Artwork > Same of the Rose

Quddus Mirza is an artist,
art critic and curator based in Lahore,


It would be interesting to note the time, need and stage in the human history, when a flower was transported from the botanical field to the realm of art, imagination and love. Today, rose, in its essence a flower on a bush like many other species, has acquired multiple meanings, usage and significance, so when we look at the rose, we envisage a whole range of literature, ideas and visuals attached to this piece of vegetation. .

Rose is related to beauty, love and delicacy. Yet it also contains the concept/potential of decay, since a rose, regardless whether blossoming on the bush or arranged in a vase, is bond to wilt with the passage of time. Needless to say, that thorns growing with its stem, hold the possibility of a dangerous encounter (a scenario that is masterfully depicted by Gabriel Garcia Marquez in his short story Your Trail of Blood in the Snow).

Hence a rose, despite of it being a symbol of beauty, love and attraction, comprises of certain contradictions. A subject that is dealt with by Asmaa Hashmi in her new art pieces. In her recent works on paper, she addresses this conflicting situation, and double notions of rose (beauty and danger) through various visuals and pictorial strategies. Her etchings, multi media prints, digital prints and constructions allude to the concept of beauty and other ideas – quite different, yet related to it.

If the rose stands for the symbol of beauty, then this element is explored with its other connotations and context. A prominent motif in Hashmi’s work is the shape of a box. In several prints box appears as a latent motif underneath the form of flower, while at some places, etching prints are composed and constructed as actual boxes.

On these boxes as well as in her prints, one comes across the images of quilt, impressions of bar code and sensitive rendering of petals and leaves. All of this formulate a narrative that is personal, because Asmaa has been interested in portraying various elements of nature since her studies at NCA (1981-1986), but during that period and in the works executed after, the nature is not a means to describe botanical details or variations of colour and texture; instead it is converted into something else – something extra.

Something that lies beyond mere appearances is fully explored in her new works. Hashmi’s attempt to merge nature and culture surfaces in numerous ways. But it is the quilt, composed of tiny petal like pieces of fabric, which unites the two areas of human involvement. Of maintaining the relationship (and not necessarily a balance) between nature and man made. Even though in her work, the two parts of our reality exist side by side, but artist seems to weave a specific set of meanings in/through these works.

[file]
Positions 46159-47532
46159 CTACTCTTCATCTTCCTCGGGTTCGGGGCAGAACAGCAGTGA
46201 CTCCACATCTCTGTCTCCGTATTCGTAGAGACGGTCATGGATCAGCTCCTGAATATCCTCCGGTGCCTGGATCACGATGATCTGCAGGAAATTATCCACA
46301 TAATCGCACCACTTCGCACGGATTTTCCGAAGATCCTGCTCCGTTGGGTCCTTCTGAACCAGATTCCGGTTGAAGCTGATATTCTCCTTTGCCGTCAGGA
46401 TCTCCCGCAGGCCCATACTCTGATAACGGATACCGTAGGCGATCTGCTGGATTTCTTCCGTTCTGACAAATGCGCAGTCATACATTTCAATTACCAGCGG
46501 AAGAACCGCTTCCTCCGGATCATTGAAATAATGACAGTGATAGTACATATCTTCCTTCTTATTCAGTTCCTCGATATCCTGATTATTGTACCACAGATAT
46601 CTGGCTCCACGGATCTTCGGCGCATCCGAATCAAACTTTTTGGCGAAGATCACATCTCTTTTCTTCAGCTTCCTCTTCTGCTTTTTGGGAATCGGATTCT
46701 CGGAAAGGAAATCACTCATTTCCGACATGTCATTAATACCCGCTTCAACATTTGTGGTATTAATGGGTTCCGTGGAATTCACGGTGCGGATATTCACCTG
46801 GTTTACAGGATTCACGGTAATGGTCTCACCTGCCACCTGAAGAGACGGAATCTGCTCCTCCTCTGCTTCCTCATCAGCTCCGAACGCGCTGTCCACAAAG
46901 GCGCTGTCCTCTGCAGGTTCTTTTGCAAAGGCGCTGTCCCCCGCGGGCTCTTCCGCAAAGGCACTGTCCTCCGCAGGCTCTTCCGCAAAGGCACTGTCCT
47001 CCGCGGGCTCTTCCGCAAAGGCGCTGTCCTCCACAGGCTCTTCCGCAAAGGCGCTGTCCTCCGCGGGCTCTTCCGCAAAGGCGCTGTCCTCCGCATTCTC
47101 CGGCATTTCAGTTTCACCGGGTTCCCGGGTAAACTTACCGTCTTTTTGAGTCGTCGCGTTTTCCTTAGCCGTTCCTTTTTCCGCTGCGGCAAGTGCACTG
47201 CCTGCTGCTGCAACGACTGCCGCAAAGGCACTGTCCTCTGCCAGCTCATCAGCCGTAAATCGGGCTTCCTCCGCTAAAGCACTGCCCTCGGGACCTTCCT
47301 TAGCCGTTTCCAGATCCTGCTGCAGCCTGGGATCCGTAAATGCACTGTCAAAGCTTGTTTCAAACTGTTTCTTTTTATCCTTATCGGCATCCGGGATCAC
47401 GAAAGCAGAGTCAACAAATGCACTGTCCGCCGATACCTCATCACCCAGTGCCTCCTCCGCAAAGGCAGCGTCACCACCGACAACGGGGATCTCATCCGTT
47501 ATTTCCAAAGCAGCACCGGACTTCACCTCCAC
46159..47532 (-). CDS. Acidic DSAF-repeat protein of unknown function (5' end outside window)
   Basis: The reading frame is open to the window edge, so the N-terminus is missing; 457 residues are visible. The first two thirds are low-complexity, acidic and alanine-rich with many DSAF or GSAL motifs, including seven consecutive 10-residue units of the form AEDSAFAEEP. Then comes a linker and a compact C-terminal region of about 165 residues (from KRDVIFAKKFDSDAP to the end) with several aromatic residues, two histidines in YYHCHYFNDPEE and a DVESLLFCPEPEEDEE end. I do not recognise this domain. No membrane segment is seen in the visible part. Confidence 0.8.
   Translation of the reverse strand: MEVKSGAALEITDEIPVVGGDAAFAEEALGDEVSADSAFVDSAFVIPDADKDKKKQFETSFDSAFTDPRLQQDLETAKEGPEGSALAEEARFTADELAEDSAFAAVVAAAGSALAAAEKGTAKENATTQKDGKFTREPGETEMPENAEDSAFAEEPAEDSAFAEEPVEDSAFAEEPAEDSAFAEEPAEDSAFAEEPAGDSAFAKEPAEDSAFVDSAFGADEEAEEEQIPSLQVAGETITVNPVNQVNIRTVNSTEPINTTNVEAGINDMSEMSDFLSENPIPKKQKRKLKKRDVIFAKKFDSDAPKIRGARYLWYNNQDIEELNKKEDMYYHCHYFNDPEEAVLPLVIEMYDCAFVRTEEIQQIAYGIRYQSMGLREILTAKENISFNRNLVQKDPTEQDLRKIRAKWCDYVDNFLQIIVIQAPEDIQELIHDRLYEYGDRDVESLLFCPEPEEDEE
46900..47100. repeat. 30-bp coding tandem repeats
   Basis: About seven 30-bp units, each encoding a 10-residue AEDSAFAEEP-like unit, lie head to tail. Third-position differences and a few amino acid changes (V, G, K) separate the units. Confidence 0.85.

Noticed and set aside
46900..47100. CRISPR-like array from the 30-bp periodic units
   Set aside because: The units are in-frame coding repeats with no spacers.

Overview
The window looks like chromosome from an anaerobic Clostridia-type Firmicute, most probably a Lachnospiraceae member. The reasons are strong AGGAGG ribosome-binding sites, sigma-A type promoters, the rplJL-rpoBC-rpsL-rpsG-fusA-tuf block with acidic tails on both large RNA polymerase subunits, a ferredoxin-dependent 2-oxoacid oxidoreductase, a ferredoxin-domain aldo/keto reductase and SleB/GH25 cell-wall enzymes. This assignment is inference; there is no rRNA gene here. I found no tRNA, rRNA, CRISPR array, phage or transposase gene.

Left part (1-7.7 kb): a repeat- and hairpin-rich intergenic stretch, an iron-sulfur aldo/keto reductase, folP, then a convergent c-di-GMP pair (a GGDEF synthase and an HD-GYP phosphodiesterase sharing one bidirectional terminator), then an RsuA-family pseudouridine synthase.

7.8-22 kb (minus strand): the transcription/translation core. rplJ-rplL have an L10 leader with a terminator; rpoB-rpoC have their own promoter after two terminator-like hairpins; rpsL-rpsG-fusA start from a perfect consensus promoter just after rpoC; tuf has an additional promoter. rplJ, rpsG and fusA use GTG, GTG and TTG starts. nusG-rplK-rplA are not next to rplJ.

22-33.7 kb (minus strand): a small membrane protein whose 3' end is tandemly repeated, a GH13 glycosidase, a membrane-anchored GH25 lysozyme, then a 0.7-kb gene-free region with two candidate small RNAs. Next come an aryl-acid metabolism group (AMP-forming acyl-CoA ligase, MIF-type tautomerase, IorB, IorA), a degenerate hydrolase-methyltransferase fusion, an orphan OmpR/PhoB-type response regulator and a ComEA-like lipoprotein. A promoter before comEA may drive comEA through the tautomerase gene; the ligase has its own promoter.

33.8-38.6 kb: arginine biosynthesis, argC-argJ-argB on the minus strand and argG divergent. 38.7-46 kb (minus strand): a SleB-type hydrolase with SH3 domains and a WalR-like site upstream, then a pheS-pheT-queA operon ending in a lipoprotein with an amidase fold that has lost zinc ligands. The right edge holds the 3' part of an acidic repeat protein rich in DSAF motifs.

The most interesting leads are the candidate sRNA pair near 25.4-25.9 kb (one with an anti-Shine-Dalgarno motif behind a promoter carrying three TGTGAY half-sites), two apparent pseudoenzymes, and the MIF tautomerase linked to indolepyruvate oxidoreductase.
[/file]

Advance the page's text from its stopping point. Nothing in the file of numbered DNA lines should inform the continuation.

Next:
These meanings – indicated through a number of sensitive, sensuous and subtle surfaces deal with the commoditisation of beauty. It can also be seen as comment on society, which preserves, protects and presents the notion of prettiness like a marketable item. During our festivals and special days (for instance Valentine Day) the image of beauty is sold as a hot product (along with the concept of love). Flowers, which are grown – primarily for the pleasure of one’s eyes and sense of smell – are distributed like goods, which are sold and bought so one can express one’s deep, personal and intimate emotion with the help of these (roses purchased from a stall, or a greeting card picked at a bookshop).

Perhaps the changing fabric of society, by turning one’s private sentiments, feelings and idea of beauty into a shopping endeavour/adventure concerns the artist, who juxtaposes the roses (made like a product) with the bar code at the bottom of the imagery in several of her works. However Asmaa, with her strong and sensible position on these issues, approach her work in a seductive manner. Both her mixed media prints and digital works delineate the artist’s pleasure in producing these works. Lines drawn on the prints, layers of silk screens and sharp cuts on the etching plates reveal a hand that takes a great delight in mark making. Her lines and even the process of stitching pieces of cloth in the pattern of a quilt, indicate that the artist is fascinated with the possibility and potential of fabricating a world through her tools and medium.

This fascination with the act of image making makes the work of Asmaa Hashmi, with its hidden messages and apparent references, a delightful experience for the eyes.
What more do you need, any way?
Quddus Mirza 2009

Quddus Mirza is an artist, art critic and curator based In Lahore, Pakistan

Article Written by Quddus Mirza